000771 x = 117.67980192 y = -19.61330035 z = -9914.523437

 001027 LISTENER_CB: [ secs: 8 usecs: 8810 cputime: 8315265 ]
 001027 x = 127.48645020 y = 0.000000000 z = -9924.330078

 001283 LISTENER_CB: [ secs: 10 usecs: 4964 cputime: 10311419 ]
 001283 x = 58.839900992 y = -9.806650176 z = -9885.103515

You should see the accelerometer sensor data output from the listener callback.

Step 3: Modifying main.c to Use sensor_read() Instead of a Listener

Lets extend the application to use the sensor_read() function instead of a listener. We setup an OS callout to call the sensor_read() function for illustration purposes. A real application will most likely read the sensor data when it gets a request or some other event.

1. Add an OS callout and initialize an OS timer to fire every 5 seconds. The timer callback calls the sensor_read() function to read the sensor data. The read_accelerometer() callback is called when the sensor data is read. The READ_CB value is passed to the read_accelerometer() function and indicates that the callback is from the sensor_read() function and not from the listener.

/*
 * Event callback function for timer events. The callback reads the sensor data
 */

#define READ_SENSOR_INTERVAL (5 * OS_TICKS_PER_SEC)

static struct os_callout sensor_callout;

static void
timer_ev_cb(struct os_event *ev)
{


    assert(ev != NULL);

    /*
     * Read the accelerometer sensor.  Pass the READ_CB value for the callback opaque
     * arg to indicate that it is the sensor_read() callback.
     */
    sensor_read(my_sensor, SENSOR_TYPE_ACCELEROMETER, read_accelerometer,
                 (void *)READ_CB, OS_TIMEOUT_NEVER);
    os_callout_reset(&sensor_callout, READ_SENSOR_INTERVAL);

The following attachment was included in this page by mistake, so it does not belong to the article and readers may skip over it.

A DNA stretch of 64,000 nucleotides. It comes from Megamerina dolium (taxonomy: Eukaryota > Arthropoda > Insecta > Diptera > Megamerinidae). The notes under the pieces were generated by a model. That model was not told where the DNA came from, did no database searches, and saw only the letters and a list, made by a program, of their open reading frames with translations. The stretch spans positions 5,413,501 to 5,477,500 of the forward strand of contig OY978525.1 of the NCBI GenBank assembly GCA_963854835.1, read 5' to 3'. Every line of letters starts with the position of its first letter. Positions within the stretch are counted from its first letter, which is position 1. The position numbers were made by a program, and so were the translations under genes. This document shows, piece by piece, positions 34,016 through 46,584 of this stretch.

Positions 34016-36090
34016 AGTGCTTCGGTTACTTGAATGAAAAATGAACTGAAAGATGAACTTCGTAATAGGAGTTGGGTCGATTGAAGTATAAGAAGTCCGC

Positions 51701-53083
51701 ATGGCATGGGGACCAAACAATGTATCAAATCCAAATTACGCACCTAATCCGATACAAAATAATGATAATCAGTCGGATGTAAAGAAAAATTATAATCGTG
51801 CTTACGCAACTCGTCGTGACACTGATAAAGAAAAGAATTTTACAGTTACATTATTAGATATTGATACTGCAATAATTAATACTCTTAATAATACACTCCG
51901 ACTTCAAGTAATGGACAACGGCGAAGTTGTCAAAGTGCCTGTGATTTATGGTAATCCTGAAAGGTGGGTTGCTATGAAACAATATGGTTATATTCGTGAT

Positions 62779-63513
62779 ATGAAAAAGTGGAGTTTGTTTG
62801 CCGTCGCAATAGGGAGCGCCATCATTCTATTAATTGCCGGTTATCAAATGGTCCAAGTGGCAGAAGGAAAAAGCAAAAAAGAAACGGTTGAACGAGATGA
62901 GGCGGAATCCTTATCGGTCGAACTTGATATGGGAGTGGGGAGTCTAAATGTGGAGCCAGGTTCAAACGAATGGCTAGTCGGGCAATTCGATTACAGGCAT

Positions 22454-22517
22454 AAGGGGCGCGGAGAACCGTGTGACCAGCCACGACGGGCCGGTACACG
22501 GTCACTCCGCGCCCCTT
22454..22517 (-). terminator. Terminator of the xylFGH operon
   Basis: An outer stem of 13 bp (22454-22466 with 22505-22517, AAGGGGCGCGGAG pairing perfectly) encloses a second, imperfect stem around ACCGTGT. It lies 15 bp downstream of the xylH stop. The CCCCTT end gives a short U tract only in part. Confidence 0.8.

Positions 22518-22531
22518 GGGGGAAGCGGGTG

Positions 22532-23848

return;
}


static void
init_timer(void)
{
    /*
     * Initialize the callout for a timer event.
     */
    os_callout_init(&sensor_callout, os_eventq_dflt_get(),
                    timer_ev_cb, NULL);

    os_callout_reset(&sensor_callout, READ_SENSOR_INTERVAL);
    return;
}

2. Remove the listener registration and call the init_timer() function in main(). You can delete the sensor_register_listener() function call, but we call the sensor_unregister_listener() function to illustrate how to use this function.

 int
 main(int argc, char **argv)
 {
     ...

     assert(my_sensor != NULL);
     rc = sensor_register_listener(my_sensor, &listener);
     assert(rc == 0);

     rc = sensor_unregister_listener(my_sensor, &listener);
     assert(rc == 0);

     init_timer();

     /* As the last thing, process events from default event queue. */
     while (1) {
         os_eventq_run(os_eventq_dflt_get());
     }

     return 0;
 }

Step 4: Rebuilding the Application and Connecting to Console

1. Run the newt run command to rebuild the application, create an new image, and start a GDB process:

$ newt run thingy_my_sensor 3.0.0
Compiling apps/my_sensor_app/src/main.c
Archiving apps_my_sensor_app.a
Linking ~/dev/myproj/bin/targets/thingy_my_sensor/app/apps/my_sensor_app/my_sensor_app.elf
App image succesfully generated: ~/dev/myproj/bin/targets/thingy_my_sensor/app/apps/my_sensor_app/my_sensor_app.img
Loading app image into slot 1
[~/dev/myproj/repos/apache-mynewt-core/hw/bsp/nrf52-thingy/nrf52-thingy_debug.sh ~/dev/myproj/repos/apache-mynewt-core/hw/bsp/nrf52-thingy ~/dev/myproj/bin/targets/thingy_my_sensor/app/apps/my_sensor_app/my_sensor_app]
Debugging ~/dev/myproj/bin/targets/thingy_my_sensor/app/apps/my_sensor_app/my_sensor_app.elf
GNU gdb (GNU Tools for ARM Embedded Processors) 7.8.0.20150604-cvs

     ...

Reading symbols from ~/dev/myproj/bin/targets/thingy_my_sensor/app/apps/my_sensor_app/my_sensor_app.elf...done.
os_tick_idle (ticks=12)
    at repos/apache-mynewt-core/hw/mcu/nordic/nrf52xxx/src/hal_os_tick.c:204
204     if (ticks > 0) {
Resetting target
0x000000dc in ?? ()
(gdb) c
Continuing.
  1. Connect to the console via RTT:
$ telnet localhost 19021
Trying ::1...
telnet: connect to address ::1: Connection refused
Trying 127.0.0.1...
Connected to localhost.
Escape character is '^]'.
SEGGER J-Link V6.14h - Real time terminal output
J-Link OB-SAM3U128-V2-NordicSemi compiled Mar  2 2017 12:22:13 V1.0, SN=682562963
Process: JLinkGDBServer


000629 compat> READ_CB: [ secs: 5 usecs: 4088 cputime: 5295643 ]
000642 x = 98.066497804 y = 0.000000000 z = -9806.650390

001282 READ_CB: [ secs: 9 usecs: 992459 cputime: 10284014 ]
001282 x = 117.67980192 y = -39.22660064 z = -9894.910156

001922 READ_CB: [ secs: 14 usecs: 981159 cputime: 15272714 ]
001922 x = 78.453201280 y = -29.41995049 z = -9885.103515

002562 READ_CB: [ secs: 19 usecs: 970088 cputime: 20261643 ]
002562 x = 107.87315366 y = -29.41995049 z = -9885.103515

You should see the accelerometer sensor data output from the sensor read data callback.